Published On: Wed, May 12th, 2021

Osher Günsberg reveals he contemplated suicide during his battle with obsessive-compulsive disorder

Osher Günsberg has detailed his dark battle with obsessive-compulsive disorder (OCD) on the ABC’s You Can’t Ask That

Appearing on Wednesday’s episode, the 47-year-old Bachelor franchise host revealed he even contemplated suicide at his lowest point.

Osher confessed his life had become ‘a never-ending pit of day drinking, compulsive internet gambling and masturbation’.

Speaking out: Osher Günsberg has detailed his dark battle with obsessive-compulsive disorder (OCD) on the ABC’s You Can’t Ask That

He described the thought of suicide as ‘the best idea I’d ever had’, and claimed it was ‘the kindest thing I could have ever done for myself’.   

‘I got to a point where I was in so much pain, I would have absolutely done anything…’ he confessed. 

‘The seductive way that those thoughts came into my head, I was so lucky to know at that point, “Holy s**t, if that has suddenly becomes a good idea, maybe that’s as distorted as all the other stuff.”‘

Battle: Appearing on Wednesday's episode, the 47-year-old Bachelor franchise host revealed he even contemplated suicide at his lowest point

Battle: Appearing on Wednesday’s episode, the 47-year-old Bachelor franchise host revealed he even contemplated suicide at his lowest point

Osher said he was 40 when he was diagnosed with OCD, and had already been living with various mental illnesses.

He confessed he would ‘fantasise about the end of the world’ and became ‘trapped in these dooms spirals’. 

The veteran TV host described his ideations as ‘so painful I’d flinch as if it’s pain’, and said his mind ‘created the most awful thing that could possibly be imagined’.

Grateful: During the program, Osher jokingly described himself as a 'punish', and apologised to his wife of five years, Audrey Griffen (left)

Grateful: During the program, Osher jokingly described himself as a ‘punish’, and apologised to his wife of five years, Audrey Griffen (left)

‘I think that’s the thing that makes it so painful, is I absolutely realised it was irrational and crazy, and yet I couldn’t stop it,’ he continued.

During the program, Osher jokingly described himself as a ‘punish’, and apologised to his wife of five years, Audrey Griffen.

‘Audrey early on was able to see the difference between me and my sick brain. And thankfully she fell in love with me,’ he added. 

'Audrey early on was able to see the difference between me and my sick brain. And thankfully she fell in love with me,' he added. Pictured with his family, including wife Audrey, stepdaughter Georgia and son Wolf

‘Audrey early on was able to see the difference between me and my sick brain. And thankfully she fell in love with me,’ he added. Pictured with his family, including wife Audrey, stepdaughter Georgia and son Wolf

He said that he’s now ‘a lot better’ and confessed parts of the illness even ‘make me really good at my job’.

‘This is the brain I was born with. This is it. This is what I got,’ he concluded.  

Osher has spoken openly about his lengthy mental health battles in the past.

Downward spiral: Osher confessed his life had become 'a never-ending pit of day drinking, compulsive internet gambling and masturbation'

Downward spiral: Osher confessed his life had become ‘a never-ending pit of day drinking, compulsive internet gambling and masturbation’

He discussed his experiences on The Project in October 2019 for World Mental Health Day, and said he wants people to know ‘there is help out there’.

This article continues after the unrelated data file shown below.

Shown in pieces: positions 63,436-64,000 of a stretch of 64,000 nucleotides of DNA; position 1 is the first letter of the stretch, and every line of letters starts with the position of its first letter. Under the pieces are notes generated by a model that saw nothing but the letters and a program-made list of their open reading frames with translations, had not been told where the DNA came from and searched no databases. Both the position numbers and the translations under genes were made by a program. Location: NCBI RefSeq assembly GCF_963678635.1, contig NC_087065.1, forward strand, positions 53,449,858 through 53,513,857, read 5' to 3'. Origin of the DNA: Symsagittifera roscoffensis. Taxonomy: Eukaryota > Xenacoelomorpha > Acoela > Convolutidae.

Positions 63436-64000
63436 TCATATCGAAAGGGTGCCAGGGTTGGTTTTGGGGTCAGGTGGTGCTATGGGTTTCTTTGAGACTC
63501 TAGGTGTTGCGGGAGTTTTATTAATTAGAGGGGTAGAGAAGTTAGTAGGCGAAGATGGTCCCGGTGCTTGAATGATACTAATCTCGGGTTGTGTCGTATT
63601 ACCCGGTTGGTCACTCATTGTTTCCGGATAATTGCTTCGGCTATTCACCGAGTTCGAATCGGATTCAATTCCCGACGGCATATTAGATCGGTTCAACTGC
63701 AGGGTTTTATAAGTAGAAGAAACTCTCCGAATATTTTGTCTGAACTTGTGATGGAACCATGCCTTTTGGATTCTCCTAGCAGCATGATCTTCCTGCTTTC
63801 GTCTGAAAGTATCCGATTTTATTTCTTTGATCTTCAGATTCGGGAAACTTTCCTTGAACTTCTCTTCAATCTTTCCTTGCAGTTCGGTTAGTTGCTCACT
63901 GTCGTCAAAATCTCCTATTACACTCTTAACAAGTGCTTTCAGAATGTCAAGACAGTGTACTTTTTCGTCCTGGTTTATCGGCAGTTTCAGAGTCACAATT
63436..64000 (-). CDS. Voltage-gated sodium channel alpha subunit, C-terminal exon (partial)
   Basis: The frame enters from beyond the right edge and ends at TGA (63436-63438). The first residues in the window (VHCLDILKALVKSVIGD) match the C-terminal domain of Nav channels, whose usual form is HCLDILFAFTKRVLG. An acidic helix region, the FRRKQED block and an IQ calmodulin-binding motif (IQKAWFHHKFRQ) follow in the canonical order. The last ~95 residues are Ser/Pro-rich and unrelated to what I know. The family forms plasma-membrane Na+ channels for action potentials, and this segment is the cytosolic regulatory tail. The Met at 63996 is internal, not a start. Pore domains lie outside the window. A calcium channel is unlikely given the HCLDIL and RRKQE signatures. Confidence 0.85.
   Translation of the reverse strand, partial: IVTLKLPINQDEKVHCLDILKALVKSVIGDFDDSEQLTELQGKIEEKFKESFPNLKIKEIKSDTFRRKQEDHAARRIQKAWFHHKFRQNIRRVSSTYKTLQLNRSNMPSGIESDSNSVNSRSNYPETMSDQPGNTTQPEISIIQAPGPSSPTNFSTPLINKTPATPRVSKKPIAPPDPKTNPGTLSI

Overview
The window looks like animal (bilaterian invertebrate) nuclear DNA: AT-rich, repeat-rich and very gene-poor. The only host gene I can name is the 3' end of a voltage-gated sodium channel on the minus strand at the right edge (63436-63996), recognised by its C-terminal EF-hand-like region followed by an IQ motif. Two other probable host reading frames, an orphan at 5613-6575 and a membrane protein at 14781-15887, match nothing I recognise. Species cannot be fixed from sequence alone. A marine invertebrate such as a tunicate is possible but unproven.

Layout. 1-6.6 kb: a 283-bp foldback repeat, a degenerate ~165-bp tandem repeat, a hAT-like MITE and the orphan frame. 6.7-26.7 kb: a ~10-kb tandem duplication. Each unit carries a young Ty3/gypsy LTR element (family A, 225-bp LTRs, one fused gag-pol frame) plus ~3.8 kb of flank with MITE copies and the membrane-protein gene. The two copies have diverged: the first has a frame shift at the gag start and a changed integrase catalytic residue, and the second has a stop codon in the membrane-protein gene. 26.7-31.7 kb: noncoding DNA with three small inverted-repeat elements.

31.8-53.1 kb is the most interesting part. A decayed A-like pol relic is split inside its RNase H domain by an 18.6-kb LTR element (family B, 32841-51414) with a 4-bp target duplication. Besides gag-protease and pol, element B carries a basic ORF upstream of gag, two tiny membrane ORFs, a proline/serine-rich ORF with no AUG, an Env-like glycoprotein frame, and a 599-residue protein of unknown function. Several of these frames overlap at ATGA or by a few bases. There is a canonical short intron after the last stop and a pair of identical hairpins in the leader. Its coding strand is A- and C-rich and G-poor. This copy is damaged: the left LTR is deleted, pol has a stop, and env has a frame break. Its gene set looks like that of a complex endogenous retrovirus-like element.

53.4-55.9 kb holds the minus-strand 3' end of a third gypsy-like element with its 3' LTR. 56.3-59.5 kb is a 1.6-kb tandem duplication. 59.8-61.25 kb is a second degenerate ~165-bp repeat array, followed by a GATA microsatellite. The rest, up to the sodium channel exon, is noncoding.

At the time, he revealed he had been diagnosed with social anxiety and social phobia, saying he has occasionally felt helpless.

‘The horrible thoughts and feelings that I was having… appeared to me as a really clever, smart, almost compassionate way of making it all stop,’ he said.

Doom and gloom: He confessed he would 'fantasise about the end of the world' and became 'trapped in these dooms spirals'

Doom and gloom: He confessed he would ‘fantasise about the end of the world’ and became ‘trapped in these dooms spirals’

But things began to turn around when he met his now-wife Audrey and became a stepfather to her teenage daughter, Georgia.

‘In a way I didn’t feel like I was worthy of feeling better, but when I met Audrey and her daughter Georgia it gave me hope that this was worth sticking around for,’ he said. 

In a column penned for the Australian Genetics of Depression Study, he revealed he initially struggled to deal with his OCD diagnosis and used alcohol ‘to mask his illness’.

Using it to his advantage: He said that he's now 'a lot better' and confessed parts of the illness even 'make me really good at my job'

Using it to his advantage: He said that he’s now ‘a lot better’ and confessed parts of the illness even ‘make me really good at my job’

‘It took quite a long time, meeting with lots of different doctors, and trialling multiple different medications and listening to different hypotheses about my illness, before we found a treatment that worked for me,’ he wrote. 

‘Prior to accessing this treatment, and going through the process of figuring everything out, I was using alcohol to mask my illness, and to just get through the day.

‘But eventually alcohol, which had started out as a solution to my problem, became the problem, and I had to give it away.’

If you or someone you know is struggling with mental health issues, call Lifeline on 13 11 14. 

Feeling hopeless: He described the thought of suicide as 'the best idea I'd ever had', and claimed it was 'the kindest thing I could have ever done for myself'

Feeling hopeless: He described the thought of suicide as ‘the best idea I’d ever had’, and claimed it was ‘the kindest thing I could have ever done for myself’

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